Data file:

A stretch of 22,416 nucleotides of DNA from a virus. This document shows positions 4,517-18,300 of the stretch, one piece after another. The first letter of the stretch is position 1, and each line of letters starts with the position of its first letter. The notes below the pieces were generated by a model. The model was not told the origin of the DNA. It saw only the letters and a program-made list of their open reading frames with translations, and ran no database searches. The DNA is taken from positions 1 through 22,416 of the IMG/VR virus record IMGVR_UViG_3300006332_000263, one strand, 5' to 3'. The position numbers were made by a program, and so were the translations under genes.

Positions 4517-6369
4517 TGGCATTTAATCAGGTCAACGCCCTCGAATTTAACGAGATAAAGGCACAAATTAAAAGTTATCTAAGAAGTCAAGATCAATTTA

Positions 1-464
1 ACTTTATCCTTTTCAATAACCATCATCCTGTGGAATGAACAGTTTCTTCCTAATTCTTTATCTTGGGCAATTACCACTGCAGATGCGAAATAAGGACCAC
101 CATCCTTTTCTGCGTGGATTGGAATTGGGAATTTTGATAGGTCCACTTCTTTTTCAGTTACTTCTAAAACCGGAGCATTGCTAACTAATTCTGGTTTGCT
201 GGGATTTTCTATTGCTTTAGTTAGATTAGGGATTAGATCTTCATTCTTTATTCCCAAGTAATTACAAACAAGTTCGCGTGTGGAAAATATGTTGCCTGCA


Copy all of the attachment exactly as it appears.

A stretch of 22,416 nucleotides of DNA from a virus. This document shows positions 4,517-18,300 of the stretch, one piece after another. The first letter of the stretch is position 1, and each line of letters starts with the position of its first letter. The notes below the pieces were generated by a model. The model was not told the origin of the DNA. It saw only the letters and a program-made list of their open reading frames with translations, and ran no database searches. The DNA is taken from positions 1 through 22,416 of the IMG/VR virus record IMGVR_UViG_3300006332_000263, one strand, 5' to 3'. The position numbers were made by a program, and so were the translations under genes.

Positions 4517-6369
4517 TGGCATTTAATCAGGTCAACGCCCTCGAATTTAACGAGATAAAGGCACAAATTAAAAGTTATCTAAGAAGTCAAGATCAATTTA

Positions 1-464
1 ACTTTATCCTTTTCAATAACCATCATCCTGTGGAATGAACAGTTTCTTCCTAATTCTTTATCTTGGGCAATTACCACTGCAGATGCGAAATAAGGACCAC
101 CATCCTTTTCTGCGTGGATTGGAATTGGGAATTTTGATAGGTCCACTTCTTTTTCAGTTACTTCTAAAACCGGAGCATTGCTAACTAATTCTGGTTTGCT
201 GGGATTTTCTATTGCTTTAGTTAGATTAGGGATTAGATCTTCATTCTTTATTCCCAAGTAATTACAAACAAGTTCGCGTGTGGAAAATATGTTGCCTGCA